A Business Insurance news report said the arrangement was described in a regulatory filing with the U.S. Department of Labor (DoL).
According to the report, the beverage maker would use $187 million now held in avoluntary employee beneficiary association ( VEBA) to buy medical stop-loss policies from Prudential Insurance Co. of America that would pay health claims of about 4,000 retirees and dependents. Coca-Cola established the VEBA in 2006.
According to Business Insurance, the policies would pay claims between an attachment point and an upper limit. For retirees under age 65, the attachment point would be $100 and the upper limit would be $5,800, with an attachment point of $100 and an upper limit of $3,500 for retirees age 65 and older.
The report said Prudential, in turn, would turn around and reinsure the risk with Red Re Inc., Coca-Cola’s three-year-old South Carolina insurer. Coca-Cola uses Red Re for a range of benefits including coverage of employees outside the United States.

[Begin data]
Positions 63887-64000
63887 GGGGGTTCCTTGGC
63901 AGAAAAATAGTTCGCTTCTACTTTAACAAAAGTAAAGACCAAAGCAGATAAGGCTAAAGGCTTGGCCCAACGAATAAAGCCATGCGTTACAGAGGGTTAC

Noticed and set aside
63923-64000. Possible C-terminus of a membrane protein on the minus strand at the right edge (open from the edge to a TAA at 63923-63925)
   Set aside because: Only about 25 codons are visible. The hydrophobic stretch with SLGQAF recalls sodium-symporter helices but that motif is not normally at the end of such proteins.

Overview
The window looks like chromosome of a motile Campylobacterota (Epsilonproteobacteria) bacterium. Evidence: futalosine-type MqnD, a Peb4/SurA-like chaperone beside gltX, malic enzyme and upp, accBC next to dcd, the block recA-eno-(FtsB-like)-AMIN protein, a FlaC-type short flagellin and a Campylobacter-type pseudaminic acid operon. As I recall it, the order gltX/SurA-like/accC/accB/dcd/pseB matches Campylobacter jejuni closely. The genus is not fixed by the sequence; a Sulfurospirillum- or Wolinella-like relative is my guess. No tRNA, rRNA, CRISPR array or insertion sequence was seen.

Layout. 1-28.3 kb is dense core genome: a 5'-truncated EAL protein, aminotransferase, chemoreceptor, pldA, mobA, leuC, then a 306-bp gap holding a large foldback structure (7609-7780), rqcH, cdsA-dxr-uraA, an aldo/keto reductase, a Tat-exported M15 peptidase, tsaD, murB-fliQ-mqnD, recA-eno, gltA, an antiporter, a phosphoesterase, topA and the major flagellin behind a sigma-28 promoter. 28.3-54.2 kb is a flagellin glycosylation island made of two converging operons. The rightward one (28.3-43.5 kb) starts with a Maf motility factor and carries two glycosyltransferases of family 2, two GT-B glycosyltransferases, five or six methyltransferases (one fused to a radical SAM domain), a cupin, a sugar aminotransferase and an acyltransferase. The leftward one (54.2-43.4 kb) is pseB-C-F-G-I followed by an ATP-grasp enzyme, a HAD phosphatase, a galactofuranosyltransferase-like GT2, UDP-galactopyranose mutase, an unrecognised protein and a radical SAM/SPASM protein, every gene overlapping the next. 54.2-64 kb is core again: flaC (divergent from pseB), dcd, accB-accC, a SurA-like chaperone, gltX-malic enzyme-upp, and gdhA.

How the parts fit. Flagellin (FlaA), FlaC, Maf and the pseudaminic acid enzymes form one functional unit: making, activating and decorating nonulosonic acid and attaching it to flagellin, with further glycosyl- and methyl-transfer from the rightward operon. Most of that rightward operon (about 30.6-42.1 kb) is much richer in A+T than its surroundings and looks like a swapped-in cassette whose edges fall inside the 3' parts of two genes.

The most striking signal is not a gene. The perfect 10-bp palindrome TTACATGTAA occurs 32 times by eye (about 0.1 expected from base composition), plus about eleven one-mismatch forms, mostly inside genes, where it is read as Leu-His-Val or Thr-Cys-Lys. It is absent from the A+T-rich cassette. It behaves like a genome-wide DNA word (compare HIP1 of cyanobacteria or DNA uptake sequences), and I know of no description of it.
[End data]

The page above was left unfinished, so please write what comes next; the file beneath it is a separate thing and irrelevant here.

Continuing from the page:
Assets contributed to a VEBA must be used to pay benefits or purchase insurance policies to provide the benefits and that employers cannot remove VEBA assets for other purposes, even when a benefit program is being wound down.
However, Business Insurance said, a plan such as the one proposed by Coca-Cola gives a company greater financial flexibility. For example, investment gains on contributions made to the in-house insurer can be paid as dividends to the parent company.